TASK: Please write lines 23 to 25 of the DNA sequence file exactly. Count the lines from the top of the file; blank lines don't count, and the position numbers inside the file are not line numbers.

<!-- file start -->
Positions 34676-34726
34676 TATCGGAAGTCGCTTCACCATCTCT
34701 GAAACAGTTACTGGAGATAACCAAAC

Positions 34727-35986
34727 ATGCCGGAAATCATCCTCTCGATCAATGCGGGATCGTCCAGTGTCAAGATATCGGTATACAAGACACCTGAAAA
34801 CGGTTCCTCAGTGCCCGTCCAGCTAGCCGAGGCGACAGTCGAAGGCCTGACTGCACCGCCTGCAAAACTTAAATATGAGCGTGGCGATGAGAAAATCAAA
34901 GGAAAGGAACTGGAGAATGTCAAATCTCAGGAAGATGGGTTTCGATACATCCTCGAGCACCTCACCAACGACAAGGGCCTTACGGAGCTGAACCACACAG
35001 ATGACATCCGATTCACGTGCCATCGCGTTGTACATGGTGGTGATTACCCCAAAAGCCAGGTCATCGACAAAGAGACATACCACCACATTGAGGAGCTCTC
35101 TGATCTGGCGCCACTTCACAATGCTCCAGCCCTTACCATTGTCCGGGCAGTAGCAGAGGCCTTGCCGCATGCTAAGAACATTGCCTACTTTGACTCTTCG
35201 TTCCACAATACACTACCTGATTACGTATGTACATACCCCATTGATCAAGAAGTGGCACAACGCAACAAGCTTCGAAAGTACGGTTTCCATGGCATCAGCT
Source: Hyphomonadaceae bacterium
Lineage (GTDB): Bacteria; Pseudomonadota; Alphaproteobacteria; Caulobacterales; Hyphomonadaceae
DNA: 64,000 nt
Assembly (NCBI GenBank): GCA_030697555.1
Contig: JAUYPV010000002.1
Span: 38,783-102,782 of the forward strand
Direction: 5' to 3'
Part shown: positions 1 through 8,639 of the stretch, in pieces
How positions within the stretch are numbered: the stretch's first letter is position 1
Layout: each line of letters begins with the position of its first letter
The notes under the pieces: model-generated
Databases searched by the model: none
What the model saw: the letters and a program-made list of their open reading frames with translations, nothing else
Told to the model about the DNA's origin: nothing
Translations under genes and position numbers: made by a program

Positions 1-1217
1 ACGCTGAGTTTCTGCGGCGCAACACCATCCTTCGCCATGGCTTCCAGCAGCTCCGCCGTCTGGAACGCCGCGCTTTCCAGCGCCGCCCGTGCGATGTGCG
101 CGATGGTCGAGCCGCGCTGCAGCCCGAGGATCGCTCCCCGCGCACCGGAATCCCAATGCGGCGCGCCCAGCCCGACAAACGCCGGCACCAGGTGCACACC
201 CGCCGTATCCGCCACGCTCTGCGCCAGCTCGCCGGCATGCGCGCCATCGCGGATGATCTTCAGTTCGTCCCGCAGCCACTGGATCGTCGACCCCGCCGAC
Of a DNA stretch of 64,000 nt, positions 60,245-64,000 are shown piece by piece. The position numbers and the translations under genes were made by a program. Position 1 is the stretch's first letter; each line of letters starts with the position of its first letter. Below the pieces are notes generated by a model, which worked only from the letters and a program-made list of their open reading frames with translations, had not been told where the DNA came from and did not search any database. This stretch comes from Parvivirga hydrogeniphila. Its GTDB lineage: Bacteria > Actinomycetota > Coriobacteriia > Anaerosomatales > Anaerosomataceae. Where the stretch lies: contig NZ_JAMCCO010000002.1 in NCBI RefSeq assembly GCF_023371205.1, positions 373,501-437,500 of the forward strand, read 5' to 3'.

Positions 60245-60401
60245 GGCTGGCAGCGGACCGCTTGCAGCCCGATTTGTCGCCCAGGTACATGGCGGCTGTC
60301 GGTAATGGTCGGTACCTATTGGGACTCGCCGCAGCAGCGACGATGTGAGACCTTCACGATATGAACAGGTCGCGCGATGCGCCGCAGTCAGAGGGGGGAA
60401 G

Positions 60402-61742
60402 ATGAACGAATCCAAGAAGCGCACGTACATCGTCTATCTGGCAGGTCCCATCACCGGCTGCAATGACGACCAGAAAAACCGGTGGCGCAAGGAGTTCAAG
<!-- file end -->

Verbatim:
What the model saw: the letters and a program-made list of their open reading frames with translations, nothing else
Told to the model about the DNA's origin: nothing
Translations under genes and position numbers: made by a program